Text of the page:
The next thing to consider is numbers. An ideal group consists of five to 10 people- any less and there is insufficient variety, any more and it becomes difficult to fit everybody on to a single table. Once the chosen few have been nominated, set the mood by sending them a themed ‘evite’. In the invitation, let each friend know of one cheap and tasty snack that they should bring with them. That will help to keep costs down.
When the big night comes around, it’s important that the group doesn’t run out of poker chips. So make sure that there are 50 to 100 per person. Another thing to guard against is the table or cards becoming spoiled. So make sure that the food and drinks are kept in a separate location- perhaps on side tables- and that there are plenty of serviettes.
Before the first hand is dealt, get everybody to put in a token amount- say, $10. No betting will take place during the game; instead, the pot will be scooped by the eventual champion. That way, there’s something to play for, but nobody has to dig too deeply into their pockets.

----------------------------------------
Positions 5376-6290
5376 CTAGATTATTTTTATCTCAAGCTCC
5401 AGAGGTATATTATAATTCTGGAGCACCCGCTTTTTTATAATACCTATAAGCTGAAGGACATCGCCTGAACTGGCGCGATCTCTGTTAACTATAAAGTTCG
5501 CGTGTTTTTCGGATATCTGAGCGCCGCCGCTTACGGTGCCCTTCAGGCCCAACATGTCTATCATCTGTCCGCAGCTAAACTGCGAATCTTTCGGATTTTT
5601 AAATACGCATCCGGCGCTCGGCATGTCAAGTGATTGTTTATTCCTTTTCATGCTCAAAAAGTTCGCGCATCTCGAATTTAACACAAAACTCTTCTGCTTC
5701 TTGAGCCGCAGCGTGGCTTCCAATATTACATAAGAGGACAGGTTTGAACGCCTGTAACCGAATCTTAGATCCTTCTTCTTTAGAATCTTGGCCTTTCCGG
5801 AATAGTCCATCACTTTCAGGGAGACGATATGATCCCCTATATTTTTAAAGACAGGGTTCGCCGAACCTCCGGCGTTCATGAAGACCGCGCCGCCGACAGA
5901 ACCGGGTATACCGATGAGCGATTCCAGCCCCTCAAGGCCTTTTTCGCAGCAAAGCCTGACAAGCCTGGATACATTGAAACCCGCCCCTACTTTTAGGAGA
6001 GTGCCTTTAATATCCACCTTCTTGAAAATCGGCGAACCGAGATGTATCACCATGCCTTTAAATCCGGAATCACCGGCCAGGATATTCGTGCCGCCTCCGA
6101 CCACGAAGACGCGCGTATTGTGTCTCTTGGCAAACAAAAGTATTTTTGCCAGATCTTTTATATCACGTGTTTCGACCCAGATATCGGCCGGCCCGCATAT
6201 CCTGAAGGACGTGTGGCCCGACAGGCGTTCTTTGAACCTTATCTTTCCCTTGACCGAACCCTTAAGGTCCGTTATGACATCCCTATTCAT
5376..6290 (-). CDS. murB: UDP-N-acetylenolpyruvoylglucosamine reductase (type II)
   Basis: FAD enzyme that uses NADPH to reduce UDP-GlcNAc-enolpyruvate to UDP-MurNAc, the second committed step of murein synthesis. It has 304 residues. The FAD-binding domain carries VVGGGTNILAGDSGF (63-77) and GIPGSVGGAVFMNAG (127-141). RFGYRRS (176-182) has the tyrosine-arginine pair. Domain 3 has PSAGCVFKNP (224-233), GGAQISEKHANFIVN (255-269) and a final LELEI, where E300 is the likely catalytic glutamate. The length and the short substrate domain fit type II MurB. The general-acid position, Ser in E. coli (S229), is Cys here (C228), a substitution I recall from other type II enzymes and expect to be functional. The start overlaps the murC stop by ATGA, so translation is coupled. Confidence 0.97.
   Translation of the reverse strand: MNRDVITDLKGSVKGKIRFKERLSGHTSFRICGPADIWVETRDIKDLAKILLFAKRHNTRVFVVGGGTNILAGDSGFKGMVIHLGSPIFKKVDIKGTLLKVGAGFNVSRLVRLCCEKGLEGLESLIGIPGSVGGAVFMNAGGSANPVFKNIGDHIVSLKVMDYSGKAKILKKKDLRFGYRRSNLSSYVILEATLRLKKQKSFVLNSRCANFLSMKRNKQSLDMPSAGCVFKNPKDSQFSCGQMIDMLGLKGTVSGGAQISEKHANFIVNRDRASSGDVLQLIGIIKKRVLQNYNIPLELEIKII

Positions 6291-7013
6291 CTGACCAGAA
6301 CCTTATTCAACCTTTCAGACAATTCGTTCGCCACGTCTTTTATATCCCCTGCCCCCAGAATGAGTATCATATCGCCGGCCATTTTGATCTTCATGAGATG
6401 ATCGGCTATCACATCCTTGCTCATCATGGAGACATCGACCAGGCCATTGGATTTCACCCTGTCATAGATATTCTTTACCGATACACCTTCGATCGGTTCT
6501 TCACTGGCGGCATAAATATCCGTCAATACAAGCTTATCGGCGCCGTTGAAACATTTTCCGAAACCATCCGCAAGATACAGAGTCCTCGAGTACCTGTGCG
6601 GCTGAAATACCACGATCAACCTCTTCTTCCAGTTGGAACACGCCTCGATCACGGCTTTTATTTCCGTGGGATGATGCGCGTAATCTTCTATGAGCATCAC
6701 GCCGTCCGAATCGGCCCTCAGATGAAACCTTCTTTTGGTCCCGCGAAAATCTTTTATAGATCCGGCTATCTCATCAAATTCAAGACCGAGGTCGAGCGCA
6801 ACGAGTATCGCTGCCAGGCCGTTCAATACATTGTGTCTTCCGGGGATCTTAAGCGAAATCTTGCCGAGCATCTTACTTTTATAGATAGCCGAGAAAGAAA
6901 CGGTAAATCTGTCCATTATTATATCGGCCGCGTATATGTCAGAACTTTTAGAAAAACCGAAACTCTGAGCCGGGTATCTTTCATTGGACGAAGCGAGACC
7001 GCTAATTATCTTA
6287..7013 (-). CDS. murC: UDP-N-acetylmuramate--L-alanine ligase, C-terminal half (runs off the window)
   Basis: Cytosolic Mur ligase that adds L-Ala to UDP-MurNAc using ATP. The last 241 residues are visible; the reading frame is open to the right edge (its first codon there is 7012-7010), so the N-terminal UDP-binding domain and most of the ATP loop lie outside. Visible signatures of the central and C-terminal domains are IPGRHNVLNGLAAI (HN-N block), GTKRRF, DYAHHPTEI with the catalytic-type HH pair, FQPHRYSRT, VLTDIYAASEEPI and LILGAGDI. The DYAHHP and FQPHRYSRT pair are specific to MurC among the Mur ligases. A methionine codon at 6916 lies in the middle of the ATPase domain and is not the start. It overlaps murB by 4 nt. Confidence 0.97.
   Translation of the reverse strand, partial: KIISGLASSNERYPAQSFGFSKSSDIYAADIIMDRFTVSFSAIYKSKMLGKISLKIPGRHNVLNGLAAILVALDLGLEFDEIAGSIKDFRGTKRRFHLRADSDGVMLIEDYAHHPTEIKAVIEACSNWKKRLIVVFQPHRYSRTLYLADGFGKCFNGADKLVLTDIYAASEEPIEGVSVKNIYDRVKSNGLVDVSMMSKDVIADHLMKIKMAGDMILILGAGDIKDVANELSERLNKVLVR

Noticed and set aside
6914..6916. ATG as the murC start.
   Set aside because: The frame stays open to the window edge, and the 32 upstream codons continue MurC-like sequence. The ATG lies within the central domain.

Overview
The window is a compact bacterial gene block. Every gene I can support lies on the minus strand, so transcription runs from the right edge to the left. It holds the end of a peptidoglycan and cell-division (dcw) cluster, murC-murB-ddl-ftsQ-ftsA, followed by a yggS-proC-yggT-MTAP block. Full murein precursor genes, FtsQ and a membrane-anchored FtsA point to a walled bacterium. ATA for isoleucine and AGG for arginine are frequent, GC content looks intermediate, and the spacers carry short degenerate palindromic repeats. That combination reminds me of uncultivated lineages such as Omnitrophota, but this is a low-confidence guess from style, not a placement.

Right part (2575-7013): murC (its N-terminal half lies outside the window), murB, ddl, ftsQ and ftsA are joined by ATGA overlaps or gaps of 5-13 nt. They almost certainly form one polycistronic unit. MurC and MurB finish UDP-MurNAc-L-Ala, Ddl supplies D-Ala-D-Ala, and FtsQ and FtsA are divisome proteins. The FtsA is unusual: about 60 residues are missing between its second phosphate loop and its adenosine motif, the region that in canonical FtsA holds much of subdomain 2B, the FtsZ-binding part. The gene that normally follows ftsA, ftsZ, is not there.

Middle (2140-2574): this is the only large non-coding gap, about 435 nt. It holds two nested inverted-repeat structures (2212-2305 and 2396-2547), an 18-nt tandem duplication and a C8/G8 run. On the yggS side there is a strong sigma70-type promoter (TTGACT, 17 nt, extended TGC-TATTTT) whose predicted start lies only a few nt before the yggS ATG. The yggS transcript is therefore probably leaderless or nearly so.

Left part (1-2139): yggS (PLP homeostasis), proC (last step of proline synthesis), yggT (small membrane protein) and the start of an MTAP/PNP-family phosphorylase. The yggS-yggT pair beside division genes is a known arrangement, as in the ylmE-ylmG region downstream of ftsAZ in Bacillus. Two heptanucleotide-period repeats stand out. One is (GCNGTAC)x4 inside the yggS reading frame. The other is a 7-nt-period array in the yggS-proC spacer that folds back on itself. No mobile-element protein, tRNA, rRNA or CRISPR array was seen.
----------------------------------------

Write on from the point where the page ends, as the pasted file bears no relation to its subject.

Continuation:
It’s a good idea for the host to provide two decks. While the first is in use, the second can be shuffled by the next dealer in readiness for the coming hand. The result is that the game flows smoothly and it’s always clear whose turn it is to deal next.
No matter how experienced the group may be, the importance of having a set of rules and a copy of the hand hierarchy cannot be underestimated. Even in a friendly game with little at stake, tempers have been known to rise! If the host has a printout or computer on hand, arguments can be nipped in the bud, ensuring that the evening proceeds in the proper spirit.
Finally, it’s sensible to have a form of alternate entertainment prepared for those who are eliminated early. Some like to set up a ‘loser’s table’, others prefer to have some DVDs on hand- any option is fine, just as long as everybody is kept amused.
Generally, the winner will only be decided after quite a few hours, a period that is full of eating, drinking, gossiping and bantering. For the host, limited work and limited money is required to put on a great night that sends everybody home happy. And if you manage to scoop the pot, you may even turn a profit!